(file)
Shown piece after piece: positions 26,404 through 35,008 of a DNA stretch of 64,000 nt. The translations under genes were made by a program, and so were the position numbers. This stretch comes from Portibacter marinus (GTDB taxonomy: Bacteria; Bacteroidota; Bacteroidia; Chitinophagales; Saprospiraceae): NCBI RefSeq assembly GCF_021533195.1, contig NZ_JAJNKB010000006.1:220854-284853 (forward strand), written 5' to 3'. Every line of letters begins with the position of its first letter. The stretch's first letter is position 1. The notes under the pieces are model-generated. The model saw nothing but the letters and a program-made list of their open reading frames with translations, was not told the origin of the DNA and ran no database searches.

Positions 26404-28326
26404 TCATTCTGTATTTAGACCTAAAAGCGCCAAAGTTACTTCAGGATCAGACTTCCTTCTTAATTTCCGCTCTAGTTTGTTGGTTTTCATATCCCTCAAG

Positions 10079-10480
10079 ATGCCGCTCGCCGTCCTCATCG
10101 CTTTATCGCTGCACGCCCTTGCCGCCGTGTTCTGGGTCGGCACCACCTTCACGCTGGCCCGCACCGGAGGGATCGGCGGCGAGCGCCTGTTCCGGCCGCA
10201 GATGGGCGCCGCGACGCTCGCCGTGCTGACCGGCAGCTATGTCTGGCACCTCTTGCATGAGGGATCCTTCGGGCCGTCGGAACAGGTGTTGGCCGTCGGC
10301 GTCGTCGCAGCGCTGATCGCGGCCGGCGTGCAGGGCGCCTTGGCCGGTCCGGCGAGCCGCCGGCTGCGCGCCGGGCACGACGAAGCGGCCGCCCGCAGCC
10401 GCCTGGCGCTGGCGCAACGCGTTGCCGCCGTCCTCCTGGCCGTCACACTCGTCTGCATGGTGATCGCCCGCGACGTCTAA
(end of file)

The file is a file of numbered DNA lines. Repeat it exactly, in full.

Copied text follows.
Shown piece after piece: positions 26,404 through 35,008 of a DNA stretch of 64,000 nt. The translations under genes were made by a program, and so were the position numbers. This stretch comes from Portibacter marinus (GTDB taxonomy: Bacteria; Bacteroidota; Bacteroidia; Chitinophagales; Saprospiraceae): NCBI RefSeq assembly GCF_021533195.1, contig NZ_JAJNKB010000006.1:220854-284853 (forward strand), written 5' to 3'. Every line of letters begins with the position of its first letter. The stretch's first letter is position 1. The notes under the pieces are model-generated. The model saw nothing but the letters and a program-made list of their open reading frames with translations, was not told the origin of the DNA and ran no database searches.

Positions 26404-28326
26404 TCATTCTGTATTTAGACCTAAAAGCGCCAAAGTTACTTCAGGATCAGACTTCCTTCTTAATTTCCGCTCTAGTTTGTTGGTTTTCATATCCCTCAAG

Positions 10079-10480
10079 ATGCCGCTCGCCGTCCTCATCG
10101 CTTTATCGCTGCACGCCCTTGCCGCCGTGTTCTGGGTCGGCACCACCTTCACGCTGGCCCGCACCGGAGGGATCGGCGGCGAGCGCCTGTTCCGGCCGCA
10201 GATGGGCGCCGCGACGCTCGCCGTGCTGACCGGCAGCTATGTCTGGCACCTCTTGCATGAGGGATCCTTCGGGCCGTCGGAACAGGTGTTGGCCGTCGGC
10301 GTCGTCGCAGCGCTGATCGCGGCCGGCGTGCAGGGCGCCTTGGCCGGTCCGGCGAGCCGCCGGCTGCGCGCCGGGCACGACGAAGCGGCCGCCCGCAGCC
10401 GCCTGGCGCTGGCGCAACGCGTTGCCGCCGTCCTCCTGGCCGTCACACTCGTCTGCATGGTGATCGCCCGCGACGTCTAA